A short interlude before the draw for my book prize, which you still have time to enter - click here .
When I finished my studies in New Zealand, I didn't know what job I wanted to do. The obvious one was in teaching, but my qualifications did not steer me right into this course; I went there by accident. During my studies, every day after school or university, I worked in my parents' fish and chip shop and McDonalds during the weekends and holidays. I reeked of food smells at the end of my working shifts, I had to hear out customer complaints, and I suppose I was really put off by the whole food work sector. It was smelly and dirty, people complained easily, and it always involved evening work. I knew that these jobs were not in the work sector that I had expectations of entering, but even so, I still didn't really have a clearly defined job in mind when I finished my formal education.
After six years of tertiary studies (BA in Linguistics, MA in Sociolinguistics and Diploma in Teaching English as a Second Language), I realised that teaching was something that cold possibly interest me, but I could not be a NZ schoolteacher, because that required another two years' training in Teacher's College. At the time, when NZ immigration policies were in a transition period and the world was becoming more mobile, there were few options available to me to teach English as a second language in NZ, as I did not fit into the desirable paradigm of the NZ ESL teacher; for a start, the students were mainly Asian, and the teachers who were being hired tended to be Asian emigres, as well as people who had spent time teaching English in Asian countries*. Apart from the massive economic changes that had taken place in New Zealand at the end of the 80s, for which I was completely unprepared with my arts degree, the climate of political correctness gave more opportunities to non-Europeans than it did to middle-class white people in the fields of immigrant education. Middle-class whites belonged to the 'office' sector - lawyers, accountants and other kinds of pen-pushers, who had done their OE around Europe wearing jandals and sneakers, and were now coming back 'home' to 'settle down' into a respectable life, where they would take on responsibilities such as wearing a suit and tie (or scarf) to work, maintaining one partner instead of sowing wild oats, and entering the property market with their 'first home' (which obviously denotes that there will be a 'second home' coming along after that one). As the product of a comfortable but sheltered life that was culturally attuned to another homeland, I had clearly been brought up incorrectly. I was the wrong sort of Kiwi with the wrong sort of education: cheers Aotearoa; yiasou Ellada.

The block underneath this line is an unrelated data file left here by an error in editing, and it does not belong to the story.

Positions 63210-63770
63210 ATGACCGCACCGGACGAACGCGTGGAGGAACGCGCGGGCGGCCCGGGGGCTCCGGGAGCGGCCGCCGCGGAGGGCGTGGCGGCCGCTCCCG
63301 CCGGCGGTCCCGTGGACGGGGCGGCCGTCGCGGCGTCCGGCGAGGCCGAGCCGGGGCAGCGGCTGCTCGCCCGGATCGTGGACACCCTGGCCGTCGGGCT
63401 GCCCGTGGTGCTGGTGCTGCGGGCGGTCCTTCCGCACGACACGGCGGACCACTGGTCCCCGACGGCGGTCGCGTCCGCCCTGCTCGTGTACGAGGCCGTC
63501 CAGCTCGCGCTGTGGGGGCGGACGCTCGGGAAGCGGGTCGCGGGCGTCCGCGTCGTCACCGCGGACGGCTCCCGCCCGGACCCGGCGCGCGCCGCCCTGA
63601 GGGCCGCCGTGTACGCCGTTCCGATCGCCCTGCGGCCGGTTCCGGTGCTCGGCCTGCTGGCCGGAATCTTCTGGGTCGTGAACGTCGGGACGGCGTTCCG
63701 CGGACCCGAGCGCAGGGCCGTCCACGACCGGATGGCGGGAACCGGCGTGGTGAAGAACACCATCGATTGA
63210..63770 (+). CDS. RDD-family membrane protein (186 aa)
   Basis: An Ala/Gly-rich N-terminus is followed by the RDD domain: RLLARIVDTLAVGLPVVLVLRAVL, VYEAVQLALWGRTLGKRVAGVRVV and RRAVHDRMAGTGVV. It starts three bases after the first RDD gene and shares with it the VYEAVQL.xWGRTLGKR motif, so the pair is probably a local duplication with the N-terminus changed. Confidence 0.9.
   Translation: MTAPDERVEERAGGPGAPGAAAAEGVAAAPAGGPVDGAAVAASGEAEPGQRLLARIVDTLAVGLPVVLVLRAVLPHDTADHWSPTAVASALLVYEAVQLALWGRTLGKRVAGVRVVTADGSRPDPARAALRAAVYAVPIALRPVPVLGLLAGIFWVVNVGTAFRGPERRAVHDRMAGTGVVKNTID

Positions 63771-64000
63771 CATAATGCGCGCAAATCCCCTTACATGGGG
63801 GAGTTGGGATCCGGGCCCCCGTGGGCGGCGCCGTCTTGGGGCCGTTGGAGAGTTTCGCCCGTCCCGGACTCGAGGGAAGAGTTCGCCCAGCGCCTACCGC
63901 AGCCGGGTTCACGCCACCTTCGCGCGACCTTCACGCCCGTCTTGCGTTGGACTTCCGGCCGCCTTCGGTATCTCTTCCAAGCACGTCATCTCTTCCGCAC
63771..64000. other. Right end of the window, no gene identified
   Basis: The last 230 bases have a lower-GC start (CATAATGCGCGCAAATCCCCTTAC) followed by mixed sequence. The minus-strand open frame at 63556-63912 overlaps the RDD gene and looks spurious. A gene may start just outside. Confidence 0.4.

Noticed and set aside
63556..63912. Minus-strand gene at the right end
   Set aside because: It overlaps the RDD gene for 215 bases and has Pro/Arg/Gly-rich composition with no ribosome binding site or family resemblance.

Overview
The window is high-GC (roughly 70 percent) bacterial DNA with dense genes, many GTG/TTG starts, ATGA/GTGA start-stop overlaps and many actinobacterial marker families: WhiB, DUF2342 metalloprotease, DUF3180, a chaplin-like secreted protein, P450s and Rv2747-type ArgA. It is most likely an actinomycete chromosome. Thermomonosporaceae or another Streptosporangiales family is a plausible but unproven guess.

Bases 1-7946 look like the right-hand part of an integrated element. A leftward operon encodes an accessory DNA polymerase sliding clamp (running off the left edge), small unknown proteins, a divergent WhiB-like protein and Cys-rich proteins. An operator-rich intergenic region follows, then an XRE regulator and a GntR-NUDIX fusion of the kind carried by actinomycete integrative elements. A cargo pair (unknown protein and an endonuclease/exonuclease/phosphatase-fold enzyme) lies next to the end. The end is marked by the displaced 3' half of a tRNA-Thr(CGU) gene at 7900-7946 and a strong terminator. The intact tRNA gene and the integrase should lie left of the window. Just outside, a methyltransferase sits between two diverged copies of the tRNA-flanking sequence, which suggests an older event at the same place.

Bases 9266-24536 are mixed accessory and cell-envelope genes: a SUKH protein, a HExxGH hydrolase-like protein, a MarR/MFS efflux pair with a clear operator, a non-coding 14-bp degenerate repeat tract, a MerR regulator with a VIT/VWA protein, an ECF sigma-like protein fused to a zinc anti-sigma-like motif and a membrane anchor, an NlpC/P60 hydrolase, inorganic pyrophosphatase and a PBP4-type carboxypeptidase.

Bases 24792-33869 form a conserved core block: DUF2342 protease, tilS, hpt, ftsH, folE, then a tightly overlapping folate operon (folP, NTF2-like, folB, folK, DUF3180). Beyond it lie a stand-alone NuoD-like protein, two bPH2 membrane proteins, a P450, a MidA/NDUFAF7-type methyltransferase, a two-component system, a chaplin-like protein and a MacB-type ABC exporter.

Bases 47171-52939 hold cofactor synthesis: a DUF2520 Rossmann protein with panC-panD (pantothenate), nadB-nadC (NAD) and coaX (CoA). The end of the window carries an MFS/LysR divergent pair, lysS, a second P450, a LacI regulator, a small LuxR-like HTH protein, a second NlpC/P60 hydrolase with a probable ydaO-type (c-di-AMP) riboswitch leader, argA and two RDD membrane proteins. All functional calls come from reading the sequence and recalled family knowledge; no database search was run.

I had heard from my compatriots that teachers of English as a foreign language in Greece were highly sought after. Being a native speaker of English was more than enough to secure a job teaching English in a private language school in Greece; you did not need any tertiary qualifications. You could even become the owner of a such an institute (known in Greece as a frontistirio) yourself simply by procuring a certificate of proficiency in the English language (the kind that organisations like the Michigan and Cambridge Examinations Boards offer). Since my studies related to this field, I started working in one such frontistirio in Athens, and to my surprise, I actually enjoyed what I did. I had a lot of things that I wanted to teach my students, and generally speaking, they showed interest in what I had to tell them. My boss thought I was quite good at what I was doing too: he gave me a pay rise after one week (seriously).
There was only one thing I absolutely hated about my job, from the very first day that I started, to the very last time I was in a class with a group of schoolchildren. I hated the hours. I had already worked evening hours for 10 years in NZ, something I detested; I hated every minute that I had to leave my home in the searing heat of the middle of the Greek day until the late night hours when I left the school to come back home again. Is Greece the only country in the world where primary and secondary school children go to public school during the day (or the afternoon every alternate week, a system which is being phased out slowly, but is still lagging on even now - something to do with not enough school premises), then private school from the afternoon until the evening, finishing on most nights at 10pm? The children in my last teaching session (it started at 8.30pm and finished at 10.20pm) had been turned into zombies throughout the day, before they came to my class.